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Besides the structure of rail cars, lack of computerized control of trains — called positive train control — and the unique volatility of oil drawn from the Bakken Formation were sore points at the hearing.
Positive train control will require installation of roughly 22,000 antennae near tracks across the country. The Federal Communications Commission has delayed antenna deployment while it checks to see if any of the sites violate environmental and historic preservation laws. Several senators blasted the FCC for bureaucratic foot-dragging.
The unique volatility of Bakken oil also remains in dispute. The oil and gas industry denies it, but the Department of Transportation has said the oil drawn from North Dakota “may be more flammable than traditional heavy crude oil.”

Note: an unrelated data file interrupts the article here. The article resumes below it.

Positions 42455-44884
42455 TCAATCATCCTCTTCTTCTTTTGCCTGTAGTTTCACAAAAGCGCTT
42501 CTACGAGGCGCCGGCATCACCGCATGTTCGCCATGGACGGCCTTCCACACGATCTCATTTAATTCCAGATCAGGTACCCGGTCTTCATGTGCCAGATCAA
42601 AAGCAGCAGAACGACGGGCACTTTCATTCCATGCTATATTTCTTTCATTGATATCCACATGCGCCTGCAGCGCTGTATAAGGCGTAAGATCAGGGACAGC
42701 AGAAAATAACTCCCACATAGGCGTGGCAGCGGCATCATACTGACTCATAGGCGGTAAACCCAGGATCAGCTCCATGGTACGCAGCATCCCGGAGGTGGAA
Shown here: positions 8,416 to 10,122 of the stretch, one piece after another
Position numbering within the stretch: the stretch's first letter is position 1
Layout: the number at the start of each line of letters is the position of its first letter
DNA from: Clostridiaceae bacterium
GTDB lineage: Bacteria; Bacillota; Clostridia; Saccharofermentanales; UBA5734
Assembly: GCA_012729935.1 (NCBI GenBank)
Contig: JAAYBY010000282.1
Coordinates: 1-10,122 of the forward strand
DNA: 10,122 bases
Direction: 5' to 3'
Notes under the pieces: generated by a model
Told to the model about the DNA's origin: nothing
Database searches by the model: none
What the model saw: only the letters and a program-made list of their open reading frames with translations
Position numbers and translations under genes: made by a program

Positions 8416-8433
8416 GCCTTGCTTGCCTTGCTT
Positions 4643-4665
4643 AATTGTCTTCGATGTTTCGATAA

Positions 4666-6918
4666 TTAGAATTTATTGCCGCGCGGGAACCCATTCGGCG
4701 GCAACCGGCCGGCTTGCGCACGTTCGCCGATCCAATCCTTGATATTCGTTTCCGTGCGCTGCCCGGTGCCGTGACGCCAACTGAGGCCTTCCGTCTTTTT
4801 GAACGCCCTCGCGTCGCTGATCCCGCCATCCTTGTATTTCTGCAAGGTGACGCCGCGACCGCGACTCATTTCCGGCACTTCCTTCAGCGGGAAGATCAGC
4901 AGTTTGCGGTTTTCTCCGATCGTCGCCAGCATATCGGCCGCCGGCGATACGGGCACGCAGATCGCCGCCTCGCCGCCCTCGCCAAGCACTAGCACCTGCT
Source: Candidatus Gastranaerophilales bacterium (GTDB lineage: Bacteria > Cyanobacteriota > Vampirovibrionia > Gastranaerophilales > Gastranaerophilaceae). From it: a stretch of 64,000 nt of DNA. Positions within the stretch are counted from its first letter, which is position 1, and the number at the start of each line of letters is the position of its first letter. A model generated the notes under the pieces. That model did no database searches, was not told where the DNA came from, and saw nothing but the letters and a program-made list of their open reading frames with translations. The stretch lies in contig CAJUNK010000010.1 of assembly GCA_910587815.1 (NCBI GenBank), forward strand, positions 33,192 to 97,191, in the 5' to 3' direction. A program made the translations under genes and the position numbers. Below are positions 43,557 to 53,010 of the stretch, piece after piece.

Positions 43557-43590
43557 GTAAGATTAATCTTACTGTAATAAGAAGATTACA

Quarterman of the Hazardous Materials Safety Administration said the government has moved from testing its flash point and boiling point to looking at its vapor pressure and sulfur and flammable gas content. Still, regulators and industry have not settled on a new testing or classification regimen.
“It’s a learning process,” Quarterman said.
Jim Spencer • 202-383-6123